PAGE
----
Read Elements For A Healthier Life Magazine Issue 09 | January 2017 - Page 23

have caused the horrible situations in their lives.”

“In the book I talk about this. We bring certain players into our movie and when their part is over, it's okay to let them go. They are going off to be in another person's movie. You'll have many people come in and rehearse for the new parts in yours. I like to tell people that 'you created this'. How do you want to fix this? What conscious choices are you making? Are they in the highest and greatest good or are they created out of fear? And no matter how hard it is, to come from a place of love versus fear, it is better to move forward and say, 'Hey, I made a mistake. I'm sorry.' or ‘This relationship isn't for me', 'I now see what I've mirrored for myself, I've learned what I've dealt with in this relationship and I have learned new things that I do want in a relationship according to how I'm feeling here.' I bring them back to self; back to their inner workings and how they possibly manifested this out by what they consciously chose to do and the actions they chose to live by.”

“We have to trust where we are, and why we're there,” Debra shared as we spoke about what it was like to lose her loved ones, which ended up being one person a year for four years. Writing helped her transform her pain of loss to a place where she found the courage to help people with her story and provided a platform to share her beliefs on how the soul-contracts we have before we come into this life is very powerful. She believes in reincarnation, and takes comfort in knowing when someone dies, their soul takes them to their next destination. It helps her to know her loved ones are okay. “If they weren’t here, it’s because their soul took them where they needed to be.” She focused on caring for herself, and honoring their lives in a spirit of love. “I didn’t go into the ‘poor me’; I went into an ‘I’m going to honor them by being happy’. That’s what they would want for me.”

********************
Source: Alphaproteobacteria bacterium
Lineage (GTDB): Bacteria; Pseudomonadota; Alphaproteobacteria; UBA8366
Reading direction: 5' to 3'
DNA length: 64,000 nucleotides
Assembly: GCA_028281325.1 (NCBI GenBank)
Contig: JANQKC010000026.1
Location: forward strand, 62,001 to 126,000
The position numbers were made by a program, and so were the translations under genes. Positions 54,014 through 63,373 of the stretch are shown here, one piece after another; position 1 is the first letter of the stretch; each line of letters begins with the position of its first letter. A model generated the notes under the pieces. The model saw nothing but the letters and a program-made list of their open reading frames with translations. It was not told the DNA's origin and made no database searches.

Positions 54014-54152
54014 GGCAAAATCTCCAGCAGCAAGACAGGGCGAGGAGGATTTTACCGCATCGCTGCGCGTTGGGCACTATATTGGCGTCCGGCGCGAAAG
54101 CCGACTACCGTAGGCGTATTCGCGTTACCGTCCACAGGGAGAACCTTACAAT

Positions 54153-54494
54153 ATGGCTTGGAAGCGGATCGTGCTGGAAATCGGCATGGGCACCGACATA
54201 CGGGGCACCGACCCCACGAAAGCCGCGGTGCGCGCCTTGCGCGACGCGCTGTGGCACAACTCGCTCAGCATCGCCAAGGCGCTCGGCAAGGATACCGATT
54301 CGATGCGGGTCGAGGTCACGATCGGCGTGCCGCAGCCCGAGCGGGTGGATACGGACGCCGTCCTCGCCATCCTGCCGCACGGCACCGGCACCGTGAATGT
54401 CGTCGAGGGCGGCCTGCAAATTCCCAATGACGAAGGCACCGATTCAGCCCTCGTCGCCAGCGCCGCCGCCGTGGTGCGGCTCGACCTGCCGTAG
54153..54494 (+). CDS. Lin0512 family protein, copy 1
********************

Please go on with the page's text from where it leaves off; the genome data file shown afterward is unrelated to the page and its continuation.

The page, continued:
Grief is a unique process. It takes time. The process is different for each person. “What you have to be aware of is when grief becomes your identity, and you end up playing the victim. If this grief is your identity, then you’re playing the victim. You have to create the life you want. A lot of people are controlled by their grief, and they let it take them hostage.”

“I don't know who said this. They say deep loss is like a burn. You will grow new skin. You'll feel the pain, but as the new skin